Updated October 20, 2017

Elsa Tremblay from l’Université de Montréal studies ALS because of a personal connection.

Is there anything in particular that drew you to studying ALS?

I went into ALS because my father died from ALS, and also my grandmother. So it’s pretty clear that ALS is running in the family…probably a genetic cause. So this is really the motivation that has driven me to the study of this disease. And this is why I’m putting all my effort to try to unravel the mechanisms and understand the disease and try to find a cure for it.

Could you tell us a bit about your ALS Canada funded research?

My research is focused on the neuromuscular junction. This is the connection between the motor neuron and the muscle. So for example, when you want to perform a voluntary movement, then the command is traveling by the motor neuron into your spinal cord, and then finally will reach the muscle in order to perform the movement. But what happens in ALS is that the connection between the motor neuron and the muscle is progressively disconnected. So it’s like a bridge that disintegrates. So the message can no longer be sent. So I’m working to understand what’s making it happen, why is this disconnection and malfunction happening, and trying, maybe, to find therapeutic strategy to work on it.

If someone living with ALS were to ask you where we are at right now with ALS research, what would you tell them?

Right now I think we are in a great spot. Because there are several clinical trials ongoing. Some of them are at Phase 2, Phase 3… We have the Masitinib, Pimozide…We have other molecules, as well. There’s also a different strategy to interact with the proteins that are misfolding there, that are not working properly. So I think this is a very interesting moment for now, because we have hope.

We have therapeutic molecules that actually are pretty advanced in the process. So I think people can really have hope and can be confident that we, at some point, will find a cure. What I think is that we may not have only one cure for ALS, but depending on the genes involved, or depending of the various forms of the disease, we will have several cures, and we will be able to have a treatment based on the specifics of every patient.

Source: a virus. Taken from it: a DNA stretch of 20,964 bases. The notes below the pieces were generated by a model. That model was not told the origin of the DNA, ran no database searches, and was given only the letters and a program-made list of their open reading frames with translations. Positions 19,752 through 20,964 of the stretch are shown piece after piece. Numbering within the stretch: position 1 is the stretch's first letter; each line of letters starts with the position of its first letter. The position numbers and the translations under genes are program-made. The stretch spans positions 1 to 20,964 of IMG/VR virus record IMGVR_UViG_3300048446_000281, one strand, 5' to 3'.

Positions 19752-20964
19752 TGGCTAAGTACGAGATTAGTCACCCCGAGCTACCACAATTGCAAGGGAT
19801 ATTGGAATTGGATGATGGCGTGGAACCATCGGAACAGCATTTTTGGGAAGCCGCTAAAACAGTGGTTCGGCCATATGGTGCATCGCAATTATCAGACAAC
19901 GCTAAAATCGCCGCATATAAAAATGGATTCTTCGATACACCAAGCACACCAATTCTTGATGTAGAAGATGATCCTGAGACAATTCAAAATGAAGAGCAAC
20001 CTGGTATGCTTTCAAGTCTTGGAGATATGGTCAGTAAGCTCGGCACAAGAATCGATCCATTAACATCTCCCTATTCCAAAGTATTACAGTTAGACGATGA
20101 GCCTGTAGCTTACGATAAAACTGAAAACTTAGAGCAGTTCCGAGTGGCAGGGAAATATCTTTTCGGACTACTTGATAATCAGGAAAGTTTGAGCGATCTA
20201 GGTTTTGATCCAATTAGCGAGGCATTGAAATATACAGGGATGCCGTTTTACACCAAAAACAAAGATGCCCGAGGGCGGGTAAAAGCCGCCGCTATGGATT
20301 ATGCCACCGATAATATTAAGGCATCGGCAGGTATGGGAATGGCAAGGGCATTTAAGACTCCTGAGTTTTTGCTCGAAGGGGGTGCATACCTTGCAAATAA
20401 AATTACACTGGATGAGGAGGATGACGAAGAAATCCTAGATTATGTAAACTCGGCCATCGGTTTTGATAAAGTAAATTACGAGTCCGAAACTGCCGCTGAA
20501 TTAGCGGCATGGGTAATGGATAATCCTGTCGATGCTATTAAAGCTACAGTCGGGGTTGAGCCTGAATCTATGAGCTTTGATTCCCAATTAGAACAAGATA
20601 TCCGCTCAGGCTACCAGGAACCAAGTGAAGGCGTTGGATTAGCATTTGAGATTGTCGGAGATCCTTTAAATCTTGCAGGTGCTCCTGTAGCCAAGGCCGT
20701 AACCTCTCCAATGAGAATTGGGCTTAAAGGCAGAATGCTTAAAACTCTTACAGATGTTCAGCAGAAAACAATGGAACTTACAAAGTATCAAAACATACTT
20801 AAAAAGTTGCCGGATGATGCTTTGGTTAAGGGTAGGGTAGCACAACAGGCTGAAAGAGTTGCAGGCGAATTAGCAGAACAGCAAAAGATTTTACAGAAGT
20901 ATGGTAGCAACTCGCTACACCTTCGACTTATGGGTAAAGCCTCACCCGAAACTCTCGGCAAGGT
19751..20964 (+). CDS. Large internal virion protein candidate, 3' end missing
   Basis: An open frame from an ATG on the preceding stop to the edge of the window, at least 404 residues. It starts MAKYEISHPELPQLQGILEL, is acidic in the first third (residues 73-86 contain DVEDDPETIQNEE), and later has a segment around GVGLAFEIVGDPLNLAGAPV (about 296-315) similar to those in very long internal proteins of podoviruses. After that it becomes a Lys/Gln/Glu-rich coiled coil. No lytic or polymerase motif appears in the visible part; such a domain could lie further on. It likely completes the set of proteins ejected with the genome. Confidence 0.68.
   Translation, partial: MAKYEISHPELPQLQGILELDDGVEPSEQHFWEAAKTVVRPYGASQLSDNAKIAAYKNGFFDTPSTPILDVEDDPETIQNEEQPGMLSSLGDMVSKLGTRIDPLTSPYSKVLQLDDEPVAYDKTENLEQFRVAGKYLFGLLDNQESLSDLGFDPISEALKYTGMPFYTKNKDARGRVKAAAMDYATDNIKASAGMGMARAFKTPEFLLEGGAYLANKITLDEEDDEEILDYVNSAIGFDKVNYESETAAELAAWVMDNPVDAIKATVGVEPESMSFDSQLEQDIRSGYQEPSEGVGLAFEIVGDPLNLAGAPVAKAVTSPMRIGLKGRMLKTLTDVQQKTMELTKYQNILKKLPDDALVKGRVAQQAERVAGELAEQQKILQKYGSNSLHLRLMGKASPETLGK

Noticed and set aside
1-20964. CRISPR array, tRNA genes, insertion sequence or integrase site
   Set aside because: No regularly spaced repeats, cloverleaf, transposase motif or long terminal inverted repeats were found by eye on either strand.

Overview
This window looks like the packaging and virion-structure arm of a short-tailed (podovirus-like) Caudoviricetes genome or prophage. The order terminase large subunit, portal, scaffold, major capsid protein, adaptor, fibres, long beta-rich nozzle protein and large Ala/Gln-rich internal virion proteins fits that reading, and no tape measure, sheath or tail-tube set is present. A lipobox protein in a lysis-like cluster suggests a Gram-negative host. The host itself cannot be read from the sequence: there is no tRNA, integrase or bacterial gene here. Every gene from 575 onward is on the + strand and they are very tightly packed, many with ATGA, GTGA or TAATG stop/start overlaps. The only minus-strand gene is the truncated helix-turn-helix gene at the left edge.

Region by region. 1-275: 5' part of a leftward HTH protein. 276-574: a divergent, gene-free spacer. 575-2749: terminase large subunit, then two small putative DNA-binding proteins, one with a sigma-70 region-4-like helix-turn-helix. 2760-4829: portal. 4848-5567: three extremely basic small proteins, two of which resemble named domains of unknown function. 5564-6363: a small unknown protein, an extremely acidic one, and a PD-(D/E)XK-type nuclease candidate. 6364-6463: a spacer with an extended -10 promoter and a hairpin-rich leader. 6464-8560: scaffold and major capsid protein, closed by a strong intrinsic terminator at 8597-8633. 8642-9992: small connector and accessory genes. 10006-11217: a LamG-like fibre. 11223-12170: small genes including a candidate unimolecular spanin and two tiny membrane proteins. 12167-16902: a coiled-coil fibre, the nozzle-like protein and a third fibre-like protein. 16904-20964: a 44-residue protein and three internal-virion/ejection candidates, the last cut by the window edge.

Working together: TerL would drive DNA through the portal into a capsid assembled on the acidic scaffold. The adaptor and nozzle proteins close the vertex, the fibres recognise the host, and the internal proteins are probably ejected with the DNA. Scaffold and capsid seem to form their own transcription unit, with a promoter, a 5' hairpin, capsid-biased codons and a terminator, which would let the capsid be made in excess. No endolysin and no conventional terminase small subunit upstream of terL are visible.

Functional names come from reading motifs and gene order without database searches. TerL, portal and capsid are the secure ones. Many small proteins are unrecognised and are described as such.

Is there anything you would like to say to donors who are directing their donations to research?

Funding is making a great difference. I can tell you that. ALS is a very complex and difficult disease to understand. We have discovered several genes involved, several mechanisms. So it’s really a team effort to be able to unravel pathogens and mechanisms in the disease process. So I think funding allows us to have money for various projects. To really diversify the investigation we can do. And this is really the key for this team effort to be successful, and to allow us to find a cure for the disease.

I also think that having funding is also great motivation. It gives you a feeling that the ALS community supports you. It gives you—”I trust in you, I know what you’re going to do is going to make a difference.” And this is really a strong motivator, and it helps us to even work harder.

Sometimes when you get your first funding, it really helps you. But it’s just a first step. Because after that, you can get other funding from other sources. For example, in the lab, we got the Discovery Grant for two years. But then it allowed us to have a four year grant at the CIHR. So then we can continue our research project.

So it’s like when you plant a seed, and then it’s always surprising how tall it can grow. In ALS, every penny counts, every dollar counts. I strongly encourage you to help us plant a seed and watch it grow. And I think it is this team effort that is going to allow us to make ALS a treatable disease.

ALS Canada Virtual Research Forum:

Update: Elsa Tremblay was one of more than 20 speakers who participated in the ALS Canada Virtual Research Forum in August. You can listen to her full presentation online here.


Posted in: Research